If all goes according to the government plan, India will have more electricity than it needs by next year. Yet that doesn't mean power cuts are a thing of the past.
A report released last week by the Central Electricity Authority which advises the government on electrical lines and transmission said that India will have a power surplus as soon as next year. But experts and the country's track record suggest that the country will continue to face serious challenges in transmitting that electricity to every household. But load shedding isn't going anywhere.
The government set itself a target of producing 1,178 billion units this fiscal year in order to meet demand and achieve an overall power surplus of 1.1%. According to the Central Electricity Authority report, India will have a 2.6% power surplus even during peak demand after factoring in the incoming power from projects in Bhutan and sources of renewable energy. The report's numbers are calculated by using past demand as the base and extrapolating monthly demand for each state from there.
While Delhi, Maharashtra and Gujarat are set to see a power surplus if the reported data holds true for the upcoming year, eastern states like Bihar, Odisha and Jharkhand will be among the ones facing a severe power shortage.
However, power cuts in most parts of this country are caused not due to lack of power but due to buying capacity of the distribution companies or transmission issues, among other things.
For instance, Delhi had almost as much power as it needed last year and faced a shortage of minuscule 0.1% of its energy requirement, but the capital recorded more than 1,000 long-duration power cuts in a single month of June.
Similarly, Karnataka’s power shortage was less than 5% last year but the capital city of Bangalore along with its outskirts has recorded more than 300 power cuts this year already.
Doesn't add up
While having enough capacity is one thing, the ability to reach interiors of this country is another and it doesn’t help that the power distribution companies are so starved of funds that they can’t afford to buy all this available power.
In places like Delhi, losses through power theft and transmission inefficiencies cost about Rs 1,200 crore each year to the power distribution companies. Recent reports have claimed that these losses often bring down power reliability which results in more outages – largely irrespective of demand and supply.
Meanwhile, experts suggest that it is not quite accurate to think the country will produce enough electricity to meet its demand.
Ashwini Chitnis, a senior research associate with Prayas, a non-governmental organisation working in the energy sector, says that the demand projections are highly understated due to multiple reasons.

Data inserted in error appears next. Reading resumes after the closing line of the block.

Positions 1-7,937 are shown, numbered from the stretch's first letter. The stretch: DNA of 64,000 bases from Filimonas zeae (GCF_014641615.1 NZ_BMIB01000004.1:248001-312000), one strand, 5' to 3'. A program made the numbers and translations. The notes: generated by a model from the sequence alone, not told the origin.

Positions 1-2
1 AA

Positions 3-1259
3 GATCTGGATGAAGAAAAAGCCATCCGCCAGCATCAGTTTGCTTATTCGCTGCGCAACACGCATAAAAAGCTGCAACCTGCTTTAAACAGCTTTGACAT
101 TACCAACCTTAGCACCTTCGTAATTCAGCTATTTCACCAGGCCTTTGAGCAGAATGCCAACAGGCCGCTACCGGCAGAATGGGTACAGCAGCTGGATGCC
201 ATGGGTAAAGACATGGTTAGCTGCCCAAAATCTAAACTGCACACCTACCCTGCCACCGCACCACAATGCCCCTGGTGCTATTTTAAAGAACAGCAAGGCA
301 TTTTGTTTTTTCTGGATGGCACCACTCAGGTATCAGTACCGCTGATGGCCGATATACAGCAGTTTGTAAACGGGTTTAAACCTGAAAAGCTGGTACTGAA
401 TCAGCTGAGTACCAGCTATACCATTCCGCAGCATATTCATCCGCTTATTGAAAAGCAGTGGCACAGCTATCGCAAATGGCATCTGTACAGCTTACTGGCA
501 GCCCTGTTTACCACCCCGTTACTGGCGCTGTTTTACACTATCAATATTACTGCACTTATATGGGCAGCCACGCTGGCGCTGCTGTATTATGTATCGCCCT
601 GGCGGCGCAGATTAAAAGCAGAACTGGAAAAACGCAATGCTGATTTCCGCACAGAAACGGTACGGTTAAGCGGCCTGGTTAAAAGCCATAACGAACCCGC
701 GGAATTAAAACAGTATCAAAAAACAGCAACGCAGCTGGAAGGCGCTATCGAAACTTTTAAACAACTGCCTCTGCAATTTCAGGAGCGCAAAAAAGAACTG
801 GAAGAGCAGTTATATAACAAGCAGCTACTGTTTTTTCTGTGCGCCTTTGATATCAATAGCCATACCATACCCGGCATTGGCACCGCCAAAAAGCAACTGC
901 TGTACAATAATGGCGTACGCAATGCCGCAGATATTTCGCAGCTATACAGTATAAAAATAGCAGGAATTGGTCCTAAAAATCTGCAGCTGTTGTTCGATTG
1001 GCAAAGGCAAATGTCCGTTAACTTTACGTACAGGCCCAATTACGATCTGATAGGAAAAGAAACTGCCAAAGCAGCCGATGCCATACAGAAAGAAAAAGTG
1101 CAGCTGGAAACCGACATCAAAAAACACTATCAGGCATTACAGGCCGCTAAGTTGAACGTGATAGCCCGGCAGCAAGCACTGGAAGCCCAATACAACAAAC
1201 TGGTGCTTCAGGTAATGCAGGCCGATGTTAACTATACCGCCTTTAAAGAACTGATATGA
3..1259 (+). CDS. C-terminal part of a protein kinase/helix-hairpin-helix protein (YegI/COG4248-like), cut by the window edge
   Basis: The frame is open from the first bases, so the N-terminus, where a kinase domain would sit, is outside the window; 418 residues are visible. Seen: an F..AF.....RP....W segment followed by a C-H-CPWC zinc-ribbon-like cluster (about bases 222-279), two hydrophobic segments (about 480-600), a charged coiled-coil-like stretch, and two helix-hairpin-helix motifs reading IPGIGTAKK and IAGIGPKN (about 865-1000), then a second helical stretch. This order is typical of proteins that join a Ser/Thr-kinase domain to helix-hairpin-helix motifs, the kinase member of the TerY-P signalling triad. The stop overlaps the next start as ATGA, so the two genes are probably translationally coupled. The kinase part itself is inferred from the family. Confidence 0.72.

“There is a lot of latent demand in the rural areas where the electricity hasn’t even reached yet. They haven’t taken that into account,” Chitnis said. “Further, the government uses GDP growth rate to estimate future demand which has been shown to have a weak connection with the actual electricity demand.”
Who is going to pay for it?
Chitnis added that there’s ample doubt about the demand figures themselves but it doesn’t help that the Central Electricity Authority only considers state level forecasts as a singular unit and extrapolates from there, while conditions might differ for each specific power distribution company and in some cities, where there are more than one operators.
“Some states will have a surplus but the question is if their discoms [distribution companies] will be able to provide power all day with the kind of losses that they have,” Chitnis said. “Most discoms don’t provide full day power to agricultural units because they know that the power is subsidised so they won’t make as much revenue and same goes for consumer households.”
This implies that special focus and push is needed from the government’s side to distribution companies placed in states where there aren’t many industrial buyers of power who pay a lot more than consumers do.
“The government needs to think of ways of cross-subsidising power in order to make it accessible to people. What use is a power surplus when a substantial portion of this country is in the dark because they can’t afford it?” Chitnis concluded.
Piyush Goyal, the Minister of State with Independent Charge for Power, Coal, New and Renewable Energy, recently noted the same during an address at a university in Noida where he said that his ministry was doing its best to provide power but the Uttar Pradesh government wasn’t buying it, giving people no respite from power cuts.
“My achievement in the past two years is that there has been no power deficit in our country and we have surplus power to supply to all states,” he said. “We are selling power for Rs 3.70 per unit to Uttar Pradesh. In Odisha we are selling power for Rs 2.52. Earlier, the Centre used to sell it for Rs 10 per unit. But what can I do if UP does not buy power?”